Legal Article - Business Law

Step 6 - Lawful basis for processing personal data

Having completed Step 2 and compiled your list of what data you hold, you need to work out and document the lawful basis on which you process that data. For most of the data held by car dealers and garages, you are likely to use one of the following processing conditions to justify holding and processing the data:

1. consent has been obtained by the data subject
2. processing is necessary for the performance or future performance of  a contract with the data subject 
3. processing is necessary for compliance with a legal obligation
4. you have a legitimate interest in processing the data

For marketing activities, for example sending reminders about a servicing and MOT offer or to advise of a new deal on certain vehicles, you are likely to rely on the consent condition. The consent has to be clear and freely given and so there must be an opt in (as opposed to an opt out) and the consent clause must not be tucked away in other T&Cs. In short, if you want to send out marketing activity, make sure you have a record of where the individual opted in to receive marketing from you.  Do not rely on assurances from third party introducers else you may end up with a £30,000 fine like Carfinance247. 

For employee data, consent to hold information may now not work under the GDPR as there could be seen to be a power imbalance between employer and an employee. In this case, you should be able to rely on processing conditions 2, 3 and 4 as you do need your employee’s information to have a contract of employment with them, you need it to perform your legal obligation to pay tax and NI and you have a legitimate business interest to hold and process such information.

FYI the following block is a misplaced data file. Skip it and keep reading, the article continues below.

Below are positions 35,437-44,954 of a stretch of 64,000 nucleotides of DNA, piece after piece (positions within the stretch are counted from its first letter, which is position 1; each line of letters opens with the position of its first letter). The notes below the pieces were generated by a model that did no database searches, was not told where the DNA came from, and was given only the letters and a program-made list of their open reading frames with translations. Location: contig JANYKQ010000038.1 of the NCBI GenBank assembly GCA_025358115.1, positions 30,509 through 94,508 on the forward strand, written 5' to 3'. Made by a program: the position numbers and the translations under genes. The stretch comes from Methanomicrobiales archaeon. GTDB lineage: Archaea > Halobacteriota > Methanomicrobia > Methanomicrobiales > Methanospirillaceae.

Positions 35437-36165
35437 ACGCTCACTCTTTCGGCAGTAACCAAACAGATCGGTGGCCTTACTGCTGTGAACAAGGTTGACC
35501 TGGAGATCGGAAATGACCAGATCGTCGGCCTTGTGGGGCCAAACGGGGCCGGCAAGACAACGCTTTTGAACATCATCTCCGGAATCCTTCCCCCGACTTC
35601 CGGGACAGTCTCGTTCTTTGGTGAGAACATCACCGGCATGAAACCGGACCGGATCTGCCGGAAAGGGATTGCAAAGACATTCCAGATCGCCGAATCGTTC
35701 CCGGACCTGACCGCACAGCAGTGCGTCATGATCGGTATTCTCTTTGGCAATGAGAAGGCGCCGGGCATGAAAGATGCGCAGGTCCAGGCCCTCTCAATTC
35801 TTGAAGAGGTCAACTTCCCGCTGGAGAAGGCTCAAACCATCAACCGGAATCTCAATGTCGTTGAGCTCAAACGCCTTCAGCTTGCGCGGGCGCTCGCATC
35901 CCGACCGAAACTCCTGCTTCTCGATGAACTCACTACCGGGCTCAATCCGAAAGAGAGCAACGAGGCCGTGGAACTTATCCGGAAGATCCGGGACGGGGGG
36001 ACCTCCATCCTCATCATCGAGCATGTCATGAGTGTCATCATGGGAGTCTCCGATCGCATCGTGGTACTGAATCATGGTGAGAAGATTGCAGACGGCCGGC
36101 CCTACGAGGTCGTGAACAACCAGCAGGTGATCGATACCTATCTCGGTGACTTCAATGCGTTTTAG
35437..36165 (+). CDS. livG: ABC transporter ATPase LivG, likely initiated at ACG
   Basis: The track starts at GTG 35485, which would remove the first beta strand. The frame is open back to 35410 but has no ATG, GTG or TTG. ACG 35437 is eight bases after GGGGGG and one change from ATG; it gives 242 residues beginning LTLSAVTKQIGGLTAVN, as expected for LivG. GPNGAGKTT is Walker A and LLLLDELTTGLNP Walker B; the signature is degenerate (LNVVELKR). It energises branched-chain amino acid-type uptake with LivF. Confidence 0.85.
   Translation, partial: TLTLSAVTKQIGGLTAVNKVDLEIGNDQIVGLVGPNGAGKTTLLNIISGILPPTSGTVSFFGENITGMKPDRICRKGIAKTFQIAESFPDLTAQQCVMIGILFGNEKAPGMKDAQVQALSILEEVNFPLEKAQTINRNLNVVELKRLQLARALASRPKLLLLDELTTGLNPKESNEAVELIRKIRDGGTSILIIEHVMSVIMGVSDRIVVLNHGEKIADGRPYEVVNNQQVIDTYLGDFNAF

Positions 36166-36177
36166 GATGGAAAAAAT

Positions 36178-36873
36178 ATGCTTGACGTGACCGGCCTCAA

For sales paperwork and records, you can justify holding and processing this information under processing condition 2 as quite simply, you need their details to enter into a contract with them to buy the car or have the service or repair undertaken. Do think about what information you actually need in these circumstances though as the GDPR has an emphasis on minimalising data processing and so if you never email people, don’t ask for the email address. If you make notes on, for example, the customer’s wife’s or children’s name so you build a rapport with them over time, you will have to rethink how you hold this information as you will not have the consent of the wife to have her name and you will be left arguing that holding her name  falls into the legitimate interest condition which is unlikely to wash if she complains.

In practice, if you do a thorough job at Step 2 and then apply the correct processing condition to all the types of personal data you hold, then you will pretty much be compliant and up and running both from a due diligence point of view and a compliance point of view. 

Published: 11 Aug 2017

Edited: 30 Nov 1999


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